Cheeca Lodge creates 'a village'

Cheeca Lodge creates 'a village'
Photo Credit: Tom Stieghorst

The Cheeca Lodge & Spa in Islamorada was already the premier hospitality property in the middle Keys, but recent additions have augmented the one-time fishing camp's attractiveness for luxury visitors to Florida.

In March, the 27-acre resort acquired 10 stand-alone homes and associated facilities from the Moorings, its neighbor resort to the south.

It also acquired two restaurants on the bay side of U.S. 1 that were under the same ownership: Pierre's, a two-story fine dining restaurant serving Creole-style French cuisine, and Morada Bay Beach Cafe, a more casual venue with an extensive sand beach.

On a recent trip through the Keys, I had a chance to tour the entire Cheeca property as well as the houses, which Cheeca has rebranded as the Casitas.

"It's like a village, it's like a little neighborhood," said Cheeca Lodge's general manager, Paul Scott. "It's a campus that's very different from a hotel resort environment. It's a little more spread out. You have your own domain.

An interior view of one of the Casitas recently acquired by the Cheeca Lodge.
An interior view of one of the Casitas recently acquired by the Cheeca Lodge. Photo Credit: Tom Stieghorst

"We've had families come down and rent the entire space. It's all yours, and it's completely private," Scott said. "That's really where the diversification comes in, [a feature] that a general purpose resort just doesn't have."

The Cheeca acquisition includes eight two-story houses away from the beach and two one-story villas with oceanfront views. The Casitas beachfront, tennis courts and a premium pool will remain exclusive to Casitas guests, but those guests can now seamlessly use the complimentary facilities at the Cheeca Lodge, including watersports, golf, a spa and fishing from a 525-foot-long pier.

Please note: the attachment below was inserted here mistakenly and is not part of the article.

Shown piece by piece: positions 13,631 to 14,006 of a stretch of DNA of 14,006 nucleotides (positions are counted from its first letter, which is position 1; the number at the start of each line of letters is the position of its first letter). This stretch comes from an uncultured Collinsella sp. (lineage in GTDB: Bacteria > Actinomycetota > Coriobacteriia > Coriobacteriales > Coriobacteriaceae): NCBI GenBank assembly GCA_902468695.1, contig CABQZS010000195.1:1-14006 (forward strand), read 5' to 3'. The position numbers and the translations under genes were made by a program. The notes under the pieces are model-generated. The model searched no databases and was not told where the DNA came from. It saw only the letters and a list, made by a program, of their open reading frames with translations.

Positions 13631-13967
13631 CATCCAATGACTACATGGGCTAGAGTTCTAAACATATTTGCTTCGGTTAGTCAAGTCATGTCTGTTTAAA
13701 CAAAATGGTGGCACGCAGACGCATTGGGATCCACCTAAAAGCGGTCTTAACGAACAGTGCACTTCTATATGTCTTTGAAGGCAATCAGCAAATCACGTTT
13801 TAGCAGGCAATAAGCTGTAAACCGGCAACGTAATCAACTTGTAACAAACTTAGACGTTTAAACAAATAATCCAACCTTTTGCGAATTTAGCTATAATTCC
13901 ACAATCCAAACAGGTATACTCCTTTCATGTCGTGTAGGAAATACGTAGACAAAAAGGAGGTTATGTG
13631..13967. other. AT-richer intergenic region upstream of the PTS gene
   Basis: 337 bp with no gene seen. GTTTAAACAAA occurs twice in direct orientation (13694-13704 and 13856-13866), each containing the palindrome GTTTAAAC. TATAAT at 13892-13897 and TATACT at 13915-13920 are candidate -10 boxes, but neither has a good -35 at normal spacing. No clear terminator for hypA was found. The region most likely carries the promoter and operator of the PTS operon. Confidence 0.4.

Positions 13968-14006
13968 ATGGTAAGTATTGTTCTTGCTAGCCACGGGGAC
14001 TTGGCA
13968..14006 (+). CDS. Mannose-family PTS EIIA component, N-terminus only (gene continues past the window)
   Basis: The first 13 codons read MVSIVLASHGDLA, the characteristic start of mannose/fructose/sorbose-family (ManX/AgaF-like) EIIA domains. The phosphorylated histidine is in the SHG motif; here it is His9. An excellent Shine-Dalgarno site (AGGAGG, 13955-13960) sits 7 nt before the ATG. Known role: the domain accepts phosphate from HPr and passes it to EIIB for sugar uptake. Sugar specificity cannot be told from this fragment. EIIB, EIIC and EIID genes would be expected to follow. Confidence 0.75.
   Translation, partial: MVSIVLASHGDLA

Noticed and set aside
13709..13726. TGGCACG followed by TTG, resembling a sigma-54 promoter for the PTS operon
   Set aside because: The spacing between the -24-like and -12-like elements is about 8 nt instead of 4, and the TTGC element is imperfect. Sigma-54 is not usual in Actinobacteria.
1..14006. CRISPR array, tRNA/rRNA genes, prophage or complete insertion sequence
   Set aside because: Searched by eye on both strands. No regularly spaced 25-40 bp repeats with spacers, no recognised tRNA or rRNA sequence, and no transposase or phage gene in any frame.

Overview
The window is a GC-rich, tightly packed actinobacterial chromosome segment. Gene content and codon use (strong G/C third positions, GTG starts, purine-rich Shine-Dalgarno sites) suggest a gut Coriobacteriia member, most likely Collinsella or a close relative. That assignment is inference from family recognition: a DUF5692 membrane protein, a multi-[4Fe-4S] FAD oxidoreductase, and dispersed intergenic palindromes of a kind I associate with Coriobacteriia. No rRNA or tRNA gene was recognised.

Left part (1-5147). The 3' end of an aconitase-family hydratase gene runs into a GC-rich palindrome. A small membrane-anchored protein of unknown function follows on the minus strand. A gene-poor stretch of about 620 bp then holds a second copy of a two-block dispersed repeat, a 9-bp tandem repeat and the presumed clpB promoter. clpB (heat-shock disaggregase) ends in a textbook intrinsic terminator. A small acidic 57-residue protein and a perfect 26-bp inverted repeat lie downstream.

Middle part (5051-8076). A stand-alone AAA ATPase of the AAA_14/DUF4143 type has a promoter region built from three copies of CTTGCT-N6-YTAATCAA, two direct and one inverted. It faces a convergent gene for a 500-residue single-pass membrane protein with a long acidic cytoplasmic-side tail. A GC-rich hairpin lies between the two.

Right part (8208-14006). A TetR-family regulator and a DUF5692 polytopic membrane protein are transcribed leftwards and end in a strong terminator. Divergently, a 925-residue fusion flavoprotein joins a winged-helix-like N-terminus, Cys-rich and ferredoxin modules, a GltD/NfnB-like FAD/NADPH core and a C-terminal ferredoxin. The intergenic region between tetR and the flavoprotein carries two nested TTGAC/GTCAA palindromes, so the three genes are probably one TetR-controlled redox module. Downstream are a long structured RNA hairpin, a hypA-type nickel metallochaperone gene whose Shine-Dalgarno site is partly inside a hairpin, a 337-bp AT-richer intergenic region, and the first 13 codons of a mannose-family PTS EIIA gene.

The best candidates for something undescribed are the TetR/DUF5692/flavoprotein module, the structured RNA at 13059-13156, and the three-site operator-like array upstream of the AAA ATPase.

Strolling the grounds of the new property I got the feeling of something more laid-back and less crowded than the Cheeca property, which now has 214 accommodations.  The Key West-style Casitas range from 750 to 2,100 square feet and include large, furnished porches; kitchens; bathrooms with rainfall showerheads and large soaking tubs; and a washer and dryer.

Butler service and private chefs are also available.  The nightly rate on the Casitas in July, a high season for the Keys, is about $1,400.

Guests at the Casitas can use all of the amenities at the Cheeca Lodge such as its 525-foot fishing pier.
Guests at the Casitas can use all of the amenities at the Cheeca Lodge such as its 525-foot fishing pier. Photo Credit: Tom Stieghorst

The Cheeca Lodge's Atlantic's Edge seafood restaurant already enjoys a reputation as one of the top dining spots in the Keys, but Scott said the atmosphere is more family-friendly and less formal than Pierre's, which is distinguished by the complexity of its menu.

"Pierre's, you'd probably feel like you'd want to be a little more dressed. It's a little more romantic, more ambience, subdued lighting, florals, things of that nature," Scott said.

Morada Bay's signature has been a monthly full-moon party on its sandy beach, which has been curbed since March by coronavirus concerns. Nonetheless, a large outdoor seating capacity should help it during the pandemic.

The bayside location also offers a sunset view, an important restaurant draw in the Keys. Both restaurants will provide new venues for Cheeca's social and corporate events.


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